It’s nearly two years since I suggested a <picture> element as a strawman proposal as a way to solve the problem of responsive images, so let’s have a look at how we’re doing.
After The Great Vendor Prefix Hullaballoo of April 2012 comes The Great Responsive Images Brouhaha of May 2012. We look at the main competing formats for adding adaptive images to HTML – the
<picture> element, and the
<img srcset=""> attribute.
While HTML5 is stable and being implemented we’re still not past losing (or gaining) an element, as demonstrated by the removal of
<time> and the addition of
<data>. Rather than jumping into the ensuing brouhaha, we’ve spent some time figuring out what this really means. In short? Well… it’s complicated.
<u> element was deprecated in HTML 4 and non-conforming in HTML5, but a couple of use cases have seen it return from the dead. Are the use cases enough to persuade you that it’s a phoenix not a zombie?
As you may well have heard this week, hgroup has been in, out and in the spec again, while members of the W3C and others have truly been shaking it all about. If you’ve missed this latest merry dance then please head on over to the W3 bug report page to help get a clearer indication.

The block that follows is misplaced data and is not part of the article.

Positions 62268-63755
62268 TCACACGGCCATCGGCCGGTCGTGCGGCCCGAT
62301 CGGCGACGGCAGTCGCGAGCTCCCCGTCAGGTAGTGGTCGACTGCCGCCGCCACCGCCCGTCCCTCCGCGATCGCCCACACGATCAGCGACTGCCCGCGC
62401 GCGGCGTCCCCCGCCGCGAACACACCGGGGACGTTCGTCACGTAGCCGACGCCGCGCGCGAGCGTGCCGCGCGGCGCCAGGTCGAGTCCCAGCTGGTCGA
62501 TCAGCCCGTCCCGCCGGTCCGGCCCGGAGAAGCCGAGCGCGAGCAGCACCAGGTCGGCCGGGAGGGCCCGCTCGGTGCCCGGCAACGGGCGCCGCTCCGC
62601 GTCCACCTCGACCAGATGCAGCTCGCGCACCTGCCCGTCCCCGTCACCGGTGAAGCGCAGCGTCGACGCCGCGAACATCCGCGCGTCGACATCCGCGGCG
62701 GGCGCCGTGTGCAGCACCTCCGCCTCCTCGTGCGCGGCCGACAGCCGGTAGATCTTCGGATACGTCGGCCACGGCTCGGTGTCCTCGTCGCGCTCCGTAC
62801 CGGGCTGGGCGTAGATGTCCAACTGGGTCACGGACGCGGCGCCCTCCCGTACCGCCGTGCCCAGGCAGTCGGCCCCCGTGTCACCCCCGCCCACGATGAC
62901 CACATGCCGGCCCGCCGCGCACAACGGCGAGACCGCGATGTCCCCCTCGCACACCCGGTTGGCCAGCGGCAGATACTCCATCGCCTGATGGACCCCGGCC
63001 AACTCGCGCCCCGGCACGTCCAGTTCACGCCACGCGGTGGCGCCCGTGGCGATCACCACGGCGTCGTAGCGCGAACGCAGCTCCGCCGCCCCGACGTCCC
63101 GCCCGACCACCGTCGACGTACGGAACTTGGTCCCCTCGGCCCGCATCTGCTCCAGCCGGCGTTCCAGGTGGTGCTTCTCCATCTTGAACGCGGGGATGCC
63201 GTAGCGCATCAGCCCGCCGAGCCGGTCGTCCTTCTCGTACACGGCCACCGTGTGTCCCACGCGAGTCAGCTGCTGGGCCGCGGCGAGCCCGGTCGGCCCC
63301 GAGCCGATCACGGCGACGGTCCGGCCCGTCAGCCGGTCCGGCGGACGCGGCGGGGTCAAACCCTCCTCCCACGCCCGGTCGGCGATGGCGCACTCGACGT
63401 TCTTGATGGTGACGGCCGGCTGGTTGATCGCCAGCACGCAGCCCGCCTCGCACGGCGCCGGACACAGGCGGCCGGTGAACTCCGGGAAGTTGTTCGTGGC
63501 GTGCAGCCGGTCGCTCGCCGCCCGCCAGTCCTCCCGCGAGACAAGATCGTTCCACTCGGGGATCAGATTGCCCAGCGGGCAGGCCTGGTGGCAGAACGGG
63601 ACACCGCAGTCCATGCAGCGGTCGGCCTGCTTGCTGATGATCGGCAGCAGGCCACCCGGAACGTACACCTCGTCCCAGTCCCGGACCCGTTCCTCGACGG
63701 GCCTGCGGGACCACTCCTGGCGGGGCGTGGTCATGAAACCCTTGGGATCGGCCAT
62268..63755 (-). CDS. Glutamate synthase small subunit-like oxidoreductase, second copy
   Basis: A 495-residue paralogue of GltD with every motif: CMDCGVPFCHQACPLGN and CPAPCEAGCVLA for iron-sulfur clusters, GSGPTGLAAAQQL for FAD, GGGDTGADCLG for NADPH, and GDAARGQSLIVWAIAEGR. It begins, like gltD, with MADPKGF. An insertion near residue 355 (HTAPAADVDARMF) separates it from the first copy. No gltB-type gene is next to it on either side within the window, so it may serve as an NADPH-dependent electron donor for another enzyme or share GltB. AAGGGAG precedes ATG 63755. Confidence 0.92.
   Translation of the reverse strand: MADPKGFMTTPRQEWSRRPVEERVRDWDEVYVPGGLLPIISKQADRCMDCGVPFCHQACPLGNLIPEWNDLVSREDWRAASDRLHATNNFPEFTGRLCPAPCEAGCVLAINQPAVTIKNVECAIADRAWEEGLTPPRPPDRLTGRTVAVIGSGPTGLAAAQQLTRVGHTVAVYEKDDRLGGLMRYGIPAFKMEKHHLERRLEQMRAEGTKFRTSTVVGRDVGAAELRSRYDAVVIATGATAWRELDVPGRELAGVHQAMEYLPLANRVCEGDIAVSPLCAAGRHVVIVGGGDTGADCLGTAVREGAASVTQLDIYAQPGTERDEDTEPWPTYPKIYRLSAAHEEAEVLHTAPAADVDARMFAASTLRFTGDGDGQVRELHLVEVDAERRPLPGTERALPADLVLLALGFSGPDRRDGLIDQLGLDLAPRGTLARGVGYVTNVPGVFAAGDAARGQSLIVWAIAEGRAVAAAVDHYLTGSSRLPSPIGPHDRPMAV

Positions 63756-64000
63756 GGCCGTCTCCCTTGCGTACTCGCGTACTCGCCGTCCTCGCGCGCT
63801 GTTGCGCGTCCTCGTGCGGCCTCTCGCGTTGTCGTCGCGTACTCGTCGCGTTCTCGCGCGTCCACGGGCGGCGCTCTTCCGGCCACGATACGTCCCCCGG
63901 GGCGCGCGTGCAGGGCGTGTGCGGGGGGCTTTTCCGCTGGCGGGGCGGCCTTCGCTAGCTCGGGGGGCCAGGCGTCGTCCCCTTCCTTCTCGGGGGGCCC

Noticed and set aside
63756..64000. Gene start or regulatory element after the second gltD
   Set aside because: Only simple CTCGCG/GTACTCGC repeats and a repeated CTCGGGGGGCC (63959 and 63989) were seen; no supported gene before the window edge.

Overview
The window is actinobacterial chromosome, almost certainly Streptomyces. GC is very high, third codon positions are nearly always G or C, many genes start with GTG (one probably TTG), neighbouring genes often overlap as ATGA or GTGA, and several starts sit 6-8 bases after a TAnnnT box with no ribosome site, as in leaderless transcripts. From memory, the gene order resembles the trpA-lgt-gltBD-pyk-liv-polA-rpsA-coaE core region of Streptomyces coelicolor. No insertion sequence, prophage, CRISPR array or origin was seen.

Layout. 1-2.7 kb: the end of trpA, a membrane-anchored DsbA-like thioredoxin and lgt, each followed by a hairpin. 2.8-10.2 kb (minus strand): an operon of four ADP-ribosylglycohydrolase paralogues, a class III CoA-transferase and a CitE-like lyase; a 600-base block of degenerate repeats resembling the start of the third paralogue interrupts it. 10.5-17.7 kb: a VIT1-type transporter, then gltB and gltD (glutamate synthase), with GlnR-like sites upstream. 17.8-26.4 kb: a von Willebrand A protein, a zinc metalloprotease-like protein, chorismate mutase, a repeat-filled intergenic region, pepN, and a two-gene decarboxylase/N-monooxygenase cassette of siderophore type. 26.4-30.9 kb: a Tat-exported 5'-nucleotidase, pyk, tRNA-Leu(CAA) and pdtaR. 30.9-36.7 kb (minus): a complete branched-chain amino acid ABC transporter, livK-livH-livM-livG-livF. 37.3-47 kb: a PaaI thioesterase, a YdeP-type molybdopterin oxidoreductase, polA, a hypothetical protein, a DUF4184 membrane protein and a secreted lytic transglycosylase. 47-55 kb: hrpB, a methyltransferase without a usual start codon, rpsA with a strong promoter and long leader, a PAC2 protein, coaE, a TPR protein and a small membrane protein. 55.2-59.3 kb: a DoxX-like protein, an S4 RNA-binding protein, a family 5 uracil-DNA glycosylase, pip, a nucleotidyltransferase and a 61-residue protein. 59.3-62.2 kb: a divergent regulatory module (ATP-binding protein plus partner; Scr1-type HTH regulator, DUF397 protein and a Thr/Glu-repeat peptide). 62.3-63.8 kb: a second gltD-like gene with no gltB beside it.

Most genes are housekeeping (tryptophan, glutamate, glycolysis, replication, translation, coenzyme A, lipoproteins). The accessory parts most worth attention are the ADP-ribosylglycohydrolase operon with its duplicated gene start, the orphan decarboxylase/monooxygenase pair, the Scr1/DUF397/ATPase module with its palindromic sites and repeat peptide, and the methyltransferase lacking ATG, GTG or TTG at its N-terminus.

While they’re essential reading material for our job, W3C specifications tend to make for poor reading material. One intrepid developer set out to change this for himself — “HTML5 for Web Developers” is the fruit of his labours. In addition to introducing this awesome new resource, we make a delicious fruit salad for you by comparing it to the other HTML(5) specs.
Recently Ian Hickson, editor of the HTML5 specification, announced that HTML is the new HTML5, meaning that the WHATWG will drop the numeral “5” and just call their spec “HTML”. Giant brains John Foliot and Bruce Lawson engage in an intellectual clash of the titans over whether or not you should care.
The details and figure elements are saved from the crazed pecadillos of legend, dd/ dt and caption by these two freshly-minted elements, sent from Hickson over the weekend.
When I wrote the previous version of this article a few months ago, I knew, as I’m sure many of you also knew, that this element in particular would be subject to change as the HTML5 spec neared it’s completion. The problem was simple, the
footer element just didn’t feel 'complete', it just didn’t offer the same flexibility as other elements. Now that’s changed.
September being one month before the HTML5 spec goes to last call in October, there’s been a few significant changes to the HTML5 spec that we wanted to briefly share with our patients.